The amazing comics site What Things Do—which features complete stories by Sammy Harkham and John Porcellino, among others—is serializing What Am I Doing Here by Abner Dean. I was introduced to Dean’s long-out-of-print work by an article in Comic Art #9, and it floored me—it’s surrealism in the style of classic New Yorker cartoons.
Too Busy Thinking About My Comics is a blog I discovered from a link in the comments here. The author (I feel weirdly unsure whether it’s okay to use his name—he signed his comment here, but his blog seems to be anonymous) writes about superhero comics and British pop culture. Admittedly, those aren’t the kind of comics I read these days, but I have fond memories of Keith Giffen and J. M. DeMatteis’s Justice League and sometimes I still like to read about them. But It wouldn’t matter if I didn’t, because this is the best kind of criticism: sharp writing, and musings and insights that hook you even if you thought you didn’t care about the cultural artifact the writer is riffing on. I recommend “The Intrusion Of The Fantastic Into The Mundane No 1: The Thunderbirds Of Edinburgh” and “The Invention Of Loneliness: What Green Lantern Can Teach A Boy That Starro The Conqueror Can’t”, both of which managed to move me.
At the other end of the same topic, I once checked some of the later Justice League comics out of the library and my basic reaction was “What is this crap?” I couldn’t follow the Grant Morrison issues at all, and I speak as someone who mostly understood The Invisibles. It sounds like Justice League has now gotten about as dumb as it possibly can. But at least the MightyGodKing blog got a hilarious review out of the deal.
“Making Smarter Dumb Mistakes About the Future” is an article by Cory Doctorow about why so many old science fiction futures were so wildly wrong. It focuses on three common mistakes which Doctorow characterizes as “Like Today, But Moreso,” “Just Enough, And No More,” and “That’s Not Weird, It’s Dumb.”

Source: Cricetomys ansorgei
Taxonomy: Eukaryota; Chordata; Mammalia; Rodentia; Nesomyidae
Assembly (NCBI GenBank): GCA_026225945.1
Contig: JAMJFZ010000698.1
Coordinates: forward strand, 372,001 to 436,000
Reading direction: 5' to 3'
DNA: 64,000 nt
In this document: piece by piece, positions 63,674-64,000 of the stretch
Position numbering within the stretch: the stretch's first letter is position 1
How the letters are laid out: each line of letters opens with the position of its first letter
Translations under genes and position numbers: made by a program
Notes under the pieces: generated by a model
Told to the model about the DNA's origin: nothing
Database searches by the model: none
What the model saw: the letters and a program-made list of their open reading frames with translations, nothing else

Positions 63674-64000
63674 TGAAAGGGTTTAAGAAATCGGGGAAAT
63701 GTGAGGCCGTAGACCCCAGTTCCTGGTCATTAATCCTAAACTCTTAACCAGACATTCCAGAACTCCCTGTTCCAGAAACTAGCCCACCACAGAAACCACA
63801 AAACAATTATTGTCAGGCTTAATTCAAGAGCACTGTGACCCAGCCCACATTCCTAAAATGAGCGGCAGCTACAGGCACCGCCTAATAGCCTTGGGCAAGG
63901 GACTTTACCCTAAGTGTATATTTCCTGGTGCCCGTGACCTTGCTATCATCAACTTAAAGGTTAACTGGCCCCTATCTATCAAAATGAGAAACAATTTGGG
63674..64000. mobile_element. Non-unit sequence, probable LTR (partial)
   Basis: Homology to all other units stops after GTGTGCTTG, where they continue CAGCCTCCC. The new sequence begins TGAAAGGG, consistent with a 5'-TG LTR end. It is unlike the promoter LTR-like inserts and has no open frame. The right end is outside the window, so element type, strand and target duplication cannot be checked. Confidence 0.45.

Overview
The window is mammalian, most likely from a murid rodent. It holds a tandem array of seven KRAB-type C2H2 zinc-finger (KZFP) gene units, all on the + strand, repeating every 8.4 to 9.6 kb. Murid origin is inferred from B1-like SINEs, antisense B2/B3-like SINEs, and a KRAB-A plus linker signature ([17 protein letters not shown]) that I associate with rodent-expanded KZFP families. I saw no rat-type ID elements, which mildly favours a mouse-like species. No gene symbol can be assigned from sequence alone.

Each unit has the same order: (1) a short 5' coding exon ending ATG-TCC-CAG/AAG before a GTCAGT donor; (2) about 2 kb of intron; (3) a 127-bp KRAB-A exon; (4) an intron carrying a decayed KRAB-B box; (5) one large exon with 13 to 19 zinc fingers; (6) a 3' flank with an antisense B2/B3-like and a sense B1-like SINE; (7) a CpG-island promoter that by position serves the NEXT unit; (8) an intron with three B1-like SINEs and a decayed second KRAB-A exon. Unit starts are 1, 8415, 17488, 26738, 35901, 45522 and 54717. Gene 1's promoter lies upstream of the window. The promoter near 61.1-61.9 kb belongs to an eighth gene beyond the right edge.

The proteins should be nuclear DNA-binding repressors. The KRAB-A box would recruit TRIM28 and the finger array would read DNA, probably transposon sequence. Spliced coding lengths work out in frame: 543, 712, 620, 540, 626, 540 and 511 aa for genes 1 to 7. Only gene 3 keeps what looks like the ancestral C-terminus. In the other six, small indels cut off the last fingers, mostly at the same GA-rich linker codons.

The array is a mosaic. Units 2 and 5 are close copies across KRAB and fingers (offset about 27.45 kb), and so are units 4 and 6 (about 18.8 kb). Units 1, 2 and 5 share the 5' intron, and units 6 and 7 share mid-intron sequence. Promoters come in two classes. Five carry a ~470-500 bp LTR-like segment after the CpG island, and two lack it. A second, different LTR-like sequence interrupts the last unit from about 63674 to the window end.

The Believer chronicles ancient Roman poetry slams. Apparently they were pretty horrific deals. Juvenal classed them as health hazards.
- Finally, here’s a fascinating essay on scurvy, and how we gain knowledge, and lose it, and gain it back again.
A hectic calendar of literary competitions soon sprang up. At first, the Sebasta in Neapolis (Naples) was the most prestigious event, luring the Emperor Nero himself to compete before a crowd of thousands. The audience was not permitted to leave the auditorium during the thirteen-hour recital; it was said that a woman gave birth during the performance, and one old man feigned death so he could escape to the bathroom.
1 thought on “Links to Things”
Wesley – please accept my sincere thanks for refering to my blog here. Your kinds word were appreciated. And through you Andrew Hickey linked to me & so on, as the net goes, and its been thoroughly invirgorating to talk to folks I’ve been reading. Andrew pointed out how the chain of causality goes back to here, so cheers to him, and to you. It’s your fault! Of course, do delete this from here, as it looks like blog-pimping in my part. But do pop over to my neck of things anytime, you’re very welcome indeed. (And after reading the above, I realised it WOULD make sense to put m’name on my blog front pages.) So, thanks. Colin.
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